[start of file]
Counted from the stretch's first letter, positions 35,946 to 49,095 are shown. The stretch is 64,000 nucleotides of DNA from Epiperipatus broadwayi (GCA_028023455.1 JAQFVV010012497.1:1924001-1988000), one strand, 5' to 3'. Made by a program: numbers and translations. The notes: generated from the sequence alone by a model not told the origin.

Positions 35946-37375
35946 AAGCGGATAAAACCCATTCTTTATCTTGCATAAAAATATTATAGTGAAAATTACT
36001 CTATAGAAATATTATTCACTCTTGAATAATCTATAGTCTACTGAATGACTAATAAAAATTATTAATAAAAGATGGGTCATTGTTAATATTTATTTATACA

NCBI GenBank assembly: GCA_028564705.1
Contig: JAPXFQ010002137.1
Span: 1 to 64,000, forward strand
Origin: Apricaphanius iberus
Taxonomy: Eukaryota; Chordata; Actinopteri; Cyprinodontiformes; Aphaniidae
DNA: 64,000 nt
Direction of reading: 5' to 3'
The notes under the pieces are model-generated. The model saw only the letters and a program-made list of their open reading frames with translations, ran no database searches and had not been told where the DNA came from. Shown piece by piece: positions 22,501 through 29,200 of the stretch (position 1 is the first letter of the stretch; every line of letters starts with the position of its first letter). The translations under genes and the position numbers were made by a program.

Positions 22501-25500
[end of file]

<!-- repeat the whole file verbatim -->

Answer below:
Counted from the stretch's first letter, positions 35,946 to 49,095 are shown. The stretch is 64,000 nucleotides of DNA from Epiperipatus broadwayi (GCA_028023455.1 JAQFVV010012497.1:1924001-1988000), one strand, 5' to 3'. Made by a program: numbers and translations. The notes: generated from the sequence alone by a model not told the origin.

Positions 35946-37375
35946 AAGCGGATAAAACCCATTCTTTATCTTGCATAAAAATATTATAGTGAAAATTACT
36001 CTATAGAAATATTATTCACTCTTGAATAATCTATAGTCTACTGAATGACTAATAAAAATTATTAATAAAAGATGGGTCATTGTTAATATTTATTTATACA

NCBI GenBank assembly: GCA_028564705.1
Contig: JAPXFQ010002137.1
Span: 1 to 64,000, forward strand
Origin: Apricaphanius iberus
Taxonomy: Eukaryota; Chordata; Actinopteri; Cyprinodontiformes; Aphaniidae
DNA: 64,000 nt
Direction of reading: 5' to 3'
The notes under the pieces are model-generated. The model saw only the letters and a program-made list of their open reading frames with translations, ran no database searches and had not been told where the DNA came from. Shown piece by piece: positions 22,501 through 29,200 of the stretch (position 1 is the first letter of the stretch; every line of letters starts with the position of its first letter). The translations under genes and the position numbers were made by a program.

Positions 22501-25500